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Brightspace Accessibility Tip: Headings

visually impaired person using computer

This is the first in a series of blog posts that is a follow-up to my recent The Importance of Accessibility in Education post where I wrote,

Even though you may not have a student with a disability currently enrolled in your course, there are a few things you can do when creating content that will save you time later when you do have a student with a disability. This is not wasted time as you will find some students without disabilities will take advantage of accessible content as well.

Brightspace, our Learning Management System (LMS), was designed with accessibility in mind. However, it is the responsibility of the instructor and/or course designer to ensure their course content is formatted using best practices for accessibility; including the use of good heading structure, text formatting, contrast and color, descriptive links, alternative text, tables, lists, etc.

This post will focus on headings. A good heading structure is an important accessibility consideration. Headings should be used to indicate main points and sub-points on a page. Like an outline, heading levels should appear in logical and consistent order.

Headings allow screen reader users to easily navigate through the page and can make the page more usable for everyone.

typewritten sheet of paper with headings

When creating documents, many people do not use true "heading styles." For example, when creating a heading, they simply change the font type, enlarge the font size, change the color, make it bold, etc. When this is done, the document has no real structure that can be detected by a screen reader program. While visual learners can scan the page for text that stands out from the rest, users who rely on a screen reader are not able to "see" these elements.

The correct way to provide structure for accessibility purposes is to use heading styles. Listed below are instructions on applying heading styles in MS Word, PowerPoint, Google Docs, Google Slides, and the HTML Editor in Brightspace.

Add heading styles in MS Word document:

  1. Click on the Home tab.
  2. Highlight the text.
  3. Click on the appropriate heading selector in the styles panel (e.g. Heading 1 for top-level heading).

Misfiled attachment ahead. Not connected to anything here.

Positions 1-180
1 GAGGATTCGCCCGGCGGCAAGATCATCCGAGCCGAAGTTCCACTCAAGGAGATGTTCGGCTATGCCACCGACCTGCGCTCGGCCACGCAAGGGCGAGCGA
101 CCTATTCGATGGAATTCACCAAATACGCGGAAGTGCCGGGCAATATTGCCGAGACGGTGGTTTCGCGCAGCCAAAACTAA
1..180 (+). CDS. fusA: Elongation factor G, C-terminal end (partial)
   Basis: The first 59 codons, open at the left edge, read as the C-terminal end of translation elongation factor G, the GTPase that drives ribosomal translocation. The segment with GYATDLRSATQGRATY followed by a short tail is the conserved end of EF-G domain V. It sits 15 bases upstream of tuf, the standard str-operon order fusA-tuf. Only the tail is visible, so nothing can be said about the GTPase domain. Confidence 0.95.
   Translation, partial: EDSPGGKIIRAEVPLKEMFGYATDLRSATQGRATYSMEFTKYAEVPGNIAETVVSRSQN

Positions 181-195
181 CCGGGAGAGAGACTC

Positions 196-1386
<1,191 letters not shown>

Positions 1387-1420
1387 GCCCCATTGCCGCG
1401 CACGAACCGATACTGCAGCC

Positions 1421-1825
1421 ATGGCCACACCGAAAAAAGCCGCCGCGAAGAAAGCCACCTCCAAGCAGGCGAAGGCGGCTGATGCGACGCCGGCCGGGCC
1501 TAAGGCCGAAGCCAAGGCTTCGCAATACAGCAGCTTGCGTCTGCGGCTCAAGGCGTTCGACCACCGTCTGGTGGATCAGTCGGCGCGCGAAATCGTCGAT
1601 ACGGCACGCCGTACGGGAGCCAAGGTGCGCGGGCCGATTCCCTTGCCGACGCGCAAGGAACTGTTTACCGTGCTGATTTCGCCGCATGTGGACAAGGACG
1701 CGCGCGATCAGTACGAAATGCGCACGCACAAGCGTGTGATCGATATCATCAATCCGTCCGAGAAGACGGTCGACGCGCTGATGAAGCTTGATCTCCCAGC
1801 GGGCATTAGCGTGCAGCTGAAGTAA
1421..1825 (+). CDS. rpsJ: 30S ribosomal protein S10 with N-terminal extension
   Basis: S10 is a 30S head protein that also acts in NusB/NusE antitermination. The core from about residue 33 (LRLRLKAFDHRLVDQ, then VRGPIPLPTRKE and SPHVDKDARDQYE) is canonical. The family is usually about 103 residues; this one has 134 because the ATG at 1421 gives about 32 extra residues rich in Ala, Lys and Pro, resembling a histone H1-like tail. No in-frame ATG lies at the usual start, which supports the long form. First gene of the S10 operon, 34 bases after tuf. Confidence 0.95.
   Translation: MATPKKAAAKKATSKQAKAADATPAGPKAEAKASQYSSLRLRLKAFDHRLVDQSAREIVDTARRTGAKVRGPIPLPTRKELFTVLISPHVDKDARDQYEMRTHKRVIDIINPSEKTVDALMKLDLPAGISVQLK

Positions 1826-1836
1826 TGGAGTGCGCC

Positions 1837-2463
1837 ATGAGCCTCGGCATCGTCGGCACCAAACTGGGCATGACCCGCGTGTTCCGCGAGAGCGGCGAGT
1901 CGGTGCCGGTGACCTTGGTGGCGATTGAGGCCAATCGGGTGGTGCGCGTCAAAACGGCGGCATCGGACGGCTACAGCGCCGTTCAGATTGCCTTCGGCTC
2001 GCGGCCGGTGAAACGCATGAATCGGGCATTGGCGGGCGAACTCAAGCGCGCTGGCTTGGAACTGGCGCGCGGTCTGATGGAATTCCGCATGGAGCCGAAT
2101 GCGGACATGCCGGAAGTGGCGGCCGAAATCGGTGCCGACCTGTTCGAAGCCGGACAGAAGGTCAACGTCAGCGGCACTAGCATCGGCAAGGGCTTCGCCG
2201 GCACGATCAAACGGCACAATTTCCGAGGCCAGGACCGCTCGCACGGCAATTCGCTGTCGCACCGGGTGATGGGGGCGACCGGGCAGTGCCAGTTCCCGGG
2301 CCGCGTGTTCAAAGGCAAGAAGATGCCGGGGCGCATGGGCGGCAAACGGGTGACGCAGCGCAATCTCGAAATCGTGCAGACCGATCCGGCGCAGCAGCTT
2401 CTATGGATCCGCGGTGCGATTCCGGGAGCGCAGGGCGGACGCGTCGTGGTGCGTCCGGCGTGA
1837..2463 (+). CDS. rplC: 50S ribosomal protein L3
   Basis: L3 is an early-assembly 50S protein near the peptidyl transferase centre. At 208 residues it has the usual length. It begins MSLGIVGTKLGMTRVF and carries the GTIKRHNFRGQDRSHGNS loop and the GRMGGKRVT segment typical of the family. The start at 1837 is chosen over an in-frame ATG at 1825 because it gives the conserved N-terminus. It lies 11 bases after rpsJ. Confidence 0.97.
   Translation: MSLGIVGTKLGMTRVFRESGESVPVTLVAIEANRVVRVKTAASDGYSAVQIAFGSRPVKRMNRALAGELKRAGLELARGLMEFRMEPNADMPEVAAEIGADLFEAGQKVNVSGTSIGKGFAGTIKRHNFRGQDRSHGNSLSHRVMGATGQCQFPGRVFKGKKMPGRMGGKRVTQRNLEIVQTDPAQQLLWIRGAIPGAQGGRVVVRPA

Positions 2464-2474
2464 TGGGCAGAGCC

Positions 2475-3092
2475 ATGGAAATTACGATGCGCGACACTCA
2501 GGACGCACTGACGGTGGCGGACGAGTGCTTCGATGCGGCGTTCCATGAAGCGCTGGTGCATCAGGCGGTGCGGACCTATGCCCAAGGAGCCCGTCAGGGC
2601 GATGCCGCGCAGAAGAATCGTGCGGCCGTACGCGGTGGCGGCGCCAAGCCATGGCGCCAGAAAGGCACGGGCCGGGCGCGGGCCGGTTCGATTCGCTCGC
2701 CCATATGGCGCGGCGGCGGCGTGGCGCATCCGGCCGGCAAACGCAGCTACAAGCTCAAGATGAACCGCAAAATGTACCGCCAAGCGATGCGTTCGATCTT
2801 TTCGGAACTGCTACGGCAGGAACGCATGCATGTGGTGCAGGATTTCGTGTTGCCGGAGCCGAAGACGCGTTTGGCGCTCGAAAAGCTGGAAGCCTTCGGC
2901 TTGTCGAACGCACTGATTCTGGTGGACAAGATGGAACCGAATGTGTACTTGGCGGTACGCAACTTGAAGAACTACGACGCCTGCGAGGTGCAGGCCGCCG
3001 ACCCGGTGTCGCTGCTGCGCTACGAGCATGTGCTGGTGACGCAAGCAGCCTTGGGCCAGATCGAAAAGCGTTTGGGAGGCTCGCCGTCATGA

image of MS Word ribbon showing headings

Add heading styles in PowerPoint:

Using slide layouts will ensure that files have correctly structured headings and lists, and proper reading order. To assign a Slide Layout:

  1. Click on the Home tab.
  2. Click on New Slide.
  3. Choose the desired layout from the slide options menu.
PowerPoint ribbon showing slide layouts

Add heading styles in Google Docs:

  1. Highlight the text.
  2. Click on the appropriate heading selector in the styles panel (e.g. Heading 1 for top-level heading).
Google Docs formatting tab

Add heading styles in Google Slides:

Use predefined layouts instead of manually created text boxes, because the layouts are specially coded to work well with adaptive technologies like screen readers. To assign a Slide Layout:

  1. Click on New Slide with Layout button.
  2. Choose the desired layout from the slide options menu.
Google Slides, slide layouts

Add heading styles in the Brightspace HTML Editor:

  1. Highlight the text.
  2. Select the proper heading level from the Format dropdown menu (e.g. H1 - Heading 1 for top-level heading; H2 - Heading 2 for a subheading of the top-level heading, etc.).

HTML Editor showing format dropdown

Note: When creating heading styles always use the proper heading level. Create uniform headings so that a screen reader can navigate the content and can understand how it is structured.

Additionally, you can customize styles.
Learn how to change styles in MS Word 2016
Learn how to change styles in MS Word 2013
Learn how to change a style set in MS Word 2010
Learn more about PowerPoint 2016 slide layouts
Learn more about PowerPoint 2013 slide layouts
Learn more about PowerPoint 2010 slide layouts

The National Center on Disability and Access to Education developed Accessibility Cheatsheets to assist anyone who is creating accessible content. These free resources are catered to less-technical individuals.

1 thought on “Brightspace Accessibility Tip: Headings

  1. Pingback: Brightspace Accessibility Tip: Lists – CAT FooD

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